A group of British people playing tennis during the British Raj in India
Doniger uses this chapter to discuss the three waves of the British Raj, which parallel the three Hindu alliances in the sense that each part builds off of the previous one. She starts with the history of the British in India, focusing on war between different groups in present-day India and the British and the establishment of the East India Company. In addition to textiles and other material goods, the East India company dealt in policy, documents, and agreements, giving it power to participate in India’s government. Once the East India Company unnecessarily declared bankruptcy, the British government stepped in.
Over time, the British gained more and more control over the area until it eventually defeated the Muslim rulers in Bengal in 1757. That very year, the first wave of the British Raj began with the British inserting themselves into the pre-established caste system. Doniger writes that the British thought of their identity as, “…Englishmen with a God-given right to rule,” explaining their actions and relationships with the non-British people living in the area (Doniger 580).
The second wave of the British Raj began in 1813 introduced what Doniger describes as, “evangelicals and opportunists, who regarded India as a land of heathens and idolaters in desperate need of being missionized” (584).
The third and final wave started in 1857-1858, marking a time of Utilitarians, Anglicists, and extreme tension and violence after the Great Rebellion.
Doniger also writes about the implications of the British Raj for the Hindus. For example, the Westerners found themselves intrigued by the Gita, and gave it a sense of importance that it did not previously have. The British also were not amused by the sexual imagery in Hinduism, like the linga, so they enforced their sex-shaming attitude. Thus, the British rule in India was not simply a war on the people, but a type of war on Hinduism as well, which shaped the religion into something fairly different than before.
This chapter was almost painful to read at points for reasons other than Doniger’s confusing writing style. When I read that the British in India viewed themselves as, “…Englishmen with a God-given right to rule,” I could not help but think of a parallel that hits closer to home: Manifest Destiny in North America. As we — or at least I — read about the history of British colonial rule in India, I cannot help but feel bitterness towards the British. From the way they treated others to their mindset, it is hard for me to feel anything but upset. This is much the same as how I feel when studying colonization in North America. The British have consistently colonized others who they deem inferior because it is their “god-given right.” It never seizes to amaze me that certain groups of people act in such ways because they feel as though God has allowed them to do so. Such behavior is prevalent today, as evident by various terrorist groups, demonstrating that this trope is neither dead, nor is it restricted to a single religion.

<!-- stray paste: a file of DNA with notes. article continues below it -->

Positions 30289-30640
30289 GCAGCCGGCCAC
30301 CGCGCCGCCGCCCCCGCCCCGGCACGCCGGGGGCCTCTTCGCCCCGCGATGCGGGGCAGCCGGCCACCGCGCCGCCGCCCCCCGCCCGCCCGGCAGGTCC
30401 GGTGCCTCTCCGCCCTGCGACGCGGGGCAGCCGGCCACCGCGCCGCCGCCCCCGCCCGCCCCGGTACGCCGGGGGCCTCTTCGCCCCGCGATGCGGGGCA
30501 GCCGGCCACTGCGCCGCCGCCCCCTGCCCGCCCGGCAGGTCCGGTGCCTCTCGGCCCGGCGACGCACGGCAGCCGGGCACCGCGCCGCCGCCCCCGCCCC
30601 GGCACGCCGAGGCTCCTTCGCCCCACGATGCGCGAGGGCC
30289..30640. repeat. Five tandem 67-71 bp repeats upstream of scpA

Another part of the reading that really struck me was the discussion of the Gita and how Westerners who loved it moved it to the forefront of Hindu texts. In Freshman Studies, we all read the Gita and learned about it as a key piece of Hindu literature that penetrates many aspects of society. Funny enough, American transcendentalists adopted the piece for their own philosophical beliefs. This made me wonder if one of the reasons we study the Gita is due to the fact that it had already been a part of Western society. Although the answer to this question may be a no, it might have been subconsciously picked because it was already more familiar to Americans than other texts, like the Vedas.
I was not surprised to read about the British people’s disdain for sexual imagery as well. Through our studies of Hinduism, we have learned that sex was not always considered a “bad thing.” For example, one of the five m-aspects of the Tantras encourages people to fornicate. We also read very explicitly sexual texts, such as parts of the Upanishads, that describe sex and the symbolic meaning behind it. The British attitude on sex was adopted by the Hindus, which is evident by Hindu conservatives’, and other people’s, reactions to Doniger’s work. They claim she is “sex-obsessed,” but in reality, she is merely reflecting the earlier views of sex in Hinduism that had yet to be tainted by the colonialist opinions. Hinduism has been so heavily influenced by the British, and it is fascinating to me that people who consider themselves to be traditional Hindus align with beliefs that originate from outsiders. However, they may not — and most likely do not — view the situation the same was I, as I have a much different perspective from an outsider’s position.
- Now that you know that the Gita was not as important of a text before the British Raj, how do you feel about us reading the text in Freshman Studies?
- In your opinion, which of the three British Raj waves had the most impact on the people living in present-day India? Why?
- Knowing of the influence of the British Raj on Hinduism, should modern-day Hinduism truly be considered Hinduism? Why or why not?